5.9.06

In the path of Hezbollah, book review.

The book is written by a very prominent scholar, Dr Nizar Hamzeh who used to be the political science department chairperson in the American University of Beirut and who works at the moment in Kuwait.

The book is a very objective and scholarly depiction of the inner working and organization of Hezbollah. It methodically dissects all the aspect of Hezbollah, explaining the theological basics that govern all its activities from recruitment to the hierarchal organization, shedding some light on the special relationship linking Hezbollah to Iran.

Additionally, the author presents a very elaborate categorization of all the organization and subdivision of Hezbollah. Like its media arm consisting of Al Manar TV, Al Nour radio station and several other print media outlets, or the Jihad al Binna organization that is currently handling the reconstruction efforts, or even its armed forces.

The author based most of the book on a very thorough and comprehensive research using books by Nassrallah himself, and direct interviews with several high-ranking officials (like Naim Kassem, Nassrallah's second in command).

"In the Path of Hezbollah" is a must for anyone who wants to learn more about Hezbollah from a very reliable, objective and accurate source, without being drowned in the current media blitz.

If you are interested check the book out on Amazon, head over to my blog I have a link to it.

2 Comments:

At Tuesday, September 05, 2006 6:47:00 PM, Blogger Lazarus said...

BOB,

also read Naim Qassem's own book (althouth that is "slightly" less objective than the one you reference) as it is an interesting insider's look.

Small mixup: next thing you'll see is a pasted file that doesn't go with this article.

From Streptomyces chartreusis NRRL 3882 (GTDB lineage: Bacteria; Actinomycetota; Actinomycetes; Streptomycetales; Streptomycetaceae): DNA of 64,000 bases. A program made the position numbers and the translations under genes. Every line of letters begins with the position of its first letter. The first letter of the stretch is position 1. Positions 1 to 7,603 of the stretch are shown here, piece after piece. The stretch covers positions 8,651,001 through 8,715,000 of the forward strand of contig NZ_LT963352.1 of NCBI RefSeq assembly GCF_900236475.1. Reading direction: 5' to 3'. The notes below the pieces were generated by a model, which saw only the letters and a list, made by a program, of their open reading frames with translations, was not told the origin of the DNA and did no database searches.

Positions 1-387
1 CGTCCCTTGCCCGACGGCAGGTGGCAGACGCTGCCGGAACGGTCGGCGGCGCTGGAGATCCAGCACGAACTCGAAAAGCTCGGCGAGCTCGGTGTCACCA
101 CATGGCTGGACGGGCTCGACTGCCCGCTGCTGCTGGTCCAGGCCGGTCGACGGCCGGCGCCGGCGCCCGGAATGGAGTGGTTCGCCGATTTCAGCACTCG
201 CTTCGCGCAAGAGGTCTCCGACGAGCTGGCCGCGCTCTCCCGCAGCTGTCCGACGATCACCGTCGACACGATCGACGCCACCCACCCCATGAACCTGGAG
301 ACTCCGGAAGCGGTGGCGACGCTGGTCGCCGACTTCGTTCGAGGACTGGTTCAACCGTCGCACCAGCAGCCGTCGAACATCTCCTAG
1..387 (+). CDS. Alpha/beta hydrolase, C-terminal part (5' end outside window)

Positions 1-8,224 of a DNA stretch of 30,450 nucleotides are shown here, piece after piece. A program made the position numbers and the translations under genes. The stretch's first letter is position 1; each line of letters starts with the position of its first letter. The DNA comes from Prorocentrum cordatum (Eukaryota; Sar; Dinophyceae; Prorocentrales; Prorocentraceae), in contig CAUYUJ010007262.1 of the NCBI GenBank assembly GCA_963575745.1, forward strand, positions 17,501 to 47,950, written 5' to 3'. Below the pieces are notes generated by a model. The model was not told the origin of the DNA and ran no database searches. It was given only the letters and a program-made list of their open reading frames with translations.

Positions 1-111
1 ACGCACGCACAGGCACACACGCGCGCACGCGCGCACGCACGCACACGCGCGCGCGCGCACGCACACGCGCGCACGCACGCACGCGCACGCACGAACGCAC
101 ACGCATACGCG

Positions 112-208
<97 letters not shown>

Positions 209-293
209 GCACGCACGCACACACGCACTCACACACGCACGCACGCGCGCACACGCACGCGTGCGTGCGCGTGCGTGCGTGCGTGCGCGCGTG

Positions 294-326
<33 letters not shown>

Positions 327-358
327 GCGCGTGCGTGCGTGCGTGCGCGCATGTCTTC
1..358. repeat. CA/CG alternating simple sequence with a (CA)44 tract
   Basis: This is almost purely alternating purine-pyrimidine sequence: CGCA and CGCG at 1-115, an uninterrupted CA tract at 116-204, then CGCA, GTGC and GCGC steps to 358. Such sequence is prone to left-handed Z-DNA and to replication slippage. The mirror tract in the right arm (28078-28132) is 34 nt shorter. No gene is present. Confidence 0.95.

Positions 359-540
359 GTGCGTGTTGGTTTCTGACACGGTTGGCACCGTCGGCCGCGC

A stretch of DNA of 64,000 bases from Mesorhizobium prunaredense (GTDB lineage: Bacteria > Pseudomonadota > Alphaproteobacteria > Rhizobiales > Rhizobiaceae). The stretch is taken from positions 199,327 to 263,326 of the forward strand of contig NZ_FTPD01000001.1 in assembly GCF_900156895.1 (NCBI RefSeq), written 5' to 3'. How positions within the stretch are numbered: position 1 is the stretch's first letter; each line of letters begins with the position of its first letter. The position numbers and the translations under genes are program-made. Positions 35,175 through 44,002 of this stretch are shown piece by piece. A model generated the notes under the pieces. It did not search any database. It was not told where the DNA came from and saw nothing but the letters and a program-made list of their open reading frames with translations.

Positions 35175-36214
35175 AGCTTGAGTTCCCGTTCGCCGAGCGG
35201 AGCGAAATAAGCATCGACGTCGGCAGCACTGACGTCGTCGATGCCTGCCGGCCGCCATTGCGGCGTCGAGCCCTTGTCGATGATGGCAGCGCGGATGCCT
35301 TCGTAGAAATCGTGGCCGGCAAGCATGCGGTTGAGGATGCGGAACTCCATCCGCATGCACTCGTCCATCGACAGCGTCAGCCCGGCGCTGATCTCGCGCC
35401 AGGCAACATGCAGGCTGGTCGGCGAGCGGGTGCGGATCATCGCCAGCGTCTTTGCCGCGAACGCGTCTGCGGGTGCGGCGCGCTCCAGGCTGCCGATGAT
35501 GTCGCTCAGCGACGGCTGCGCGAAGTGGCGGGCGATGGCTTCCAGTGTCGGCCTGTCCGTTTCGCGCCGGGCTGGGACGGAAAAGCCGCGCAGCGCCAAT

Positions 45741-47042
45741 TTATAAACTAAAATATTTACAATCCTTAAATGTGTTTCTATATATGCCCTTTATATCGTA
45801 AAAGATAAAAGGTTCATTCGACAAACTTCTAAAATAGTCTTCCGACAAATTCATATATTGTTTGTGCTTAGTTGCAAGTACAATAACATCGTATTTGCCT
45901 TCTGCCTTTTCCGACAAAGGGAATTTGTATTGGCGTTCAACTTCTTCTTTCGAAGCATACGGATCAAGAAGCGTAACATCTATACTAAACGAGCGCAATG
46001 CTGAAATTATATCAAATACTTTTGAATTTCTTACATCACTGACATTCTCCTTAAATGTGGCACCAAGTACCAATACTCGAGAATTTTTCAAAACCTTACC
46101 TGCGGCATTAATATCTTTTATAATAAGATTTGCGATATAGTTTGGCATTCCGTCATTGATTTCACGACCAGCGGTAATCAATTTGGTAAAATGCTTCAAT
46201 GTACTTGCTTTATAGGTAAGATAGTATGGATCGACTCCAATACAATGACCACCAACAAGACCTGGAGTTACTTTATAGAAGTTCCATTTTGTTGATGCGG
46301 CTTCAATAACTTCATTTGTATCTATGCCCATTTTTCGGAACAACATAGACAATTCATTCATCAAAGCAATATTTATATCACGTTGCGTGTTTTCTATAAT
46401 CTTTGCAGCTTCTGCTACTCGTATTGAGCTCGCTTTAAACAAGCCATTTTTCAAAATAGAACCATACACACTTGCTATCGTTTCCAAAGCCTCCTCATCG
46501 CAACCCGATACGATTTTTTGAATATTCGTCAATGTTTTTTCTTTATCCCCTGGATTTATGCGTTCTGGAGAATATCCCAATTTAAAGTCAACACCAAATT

- l.

 
At Tuesday, September 05, 2006 10:17:00 PM, Blogger Gosudarynya said...

Bob & Lazarus,

I read a proof copy of the Syracuse Press book (Hamzeh) the year before it was published and did find it valuable in its information and scholarly structure (I'm one of those nutty academic types). What I found missing, however, was what was not there for Dr. Hamzeh to cover using his own parameters. The question: What happens once they participate, with success, in Lebanon's political structure? We've already seen the downgrade in aim from imposition of Islam on all of Lebanon to focus on basic care and political empowerment of the Shi'a. This is clearly the best option for Islam-based political parties (and non-Islamic!) and should be followed by others.

Qassem's book is far more revealing; I was surprised that he was as open as he was. Both books are valuable reading for those who study or involve themselves in not just Lebanese politics but the Middle East in general since the US has so greatly destabilized the region in recent years.

 

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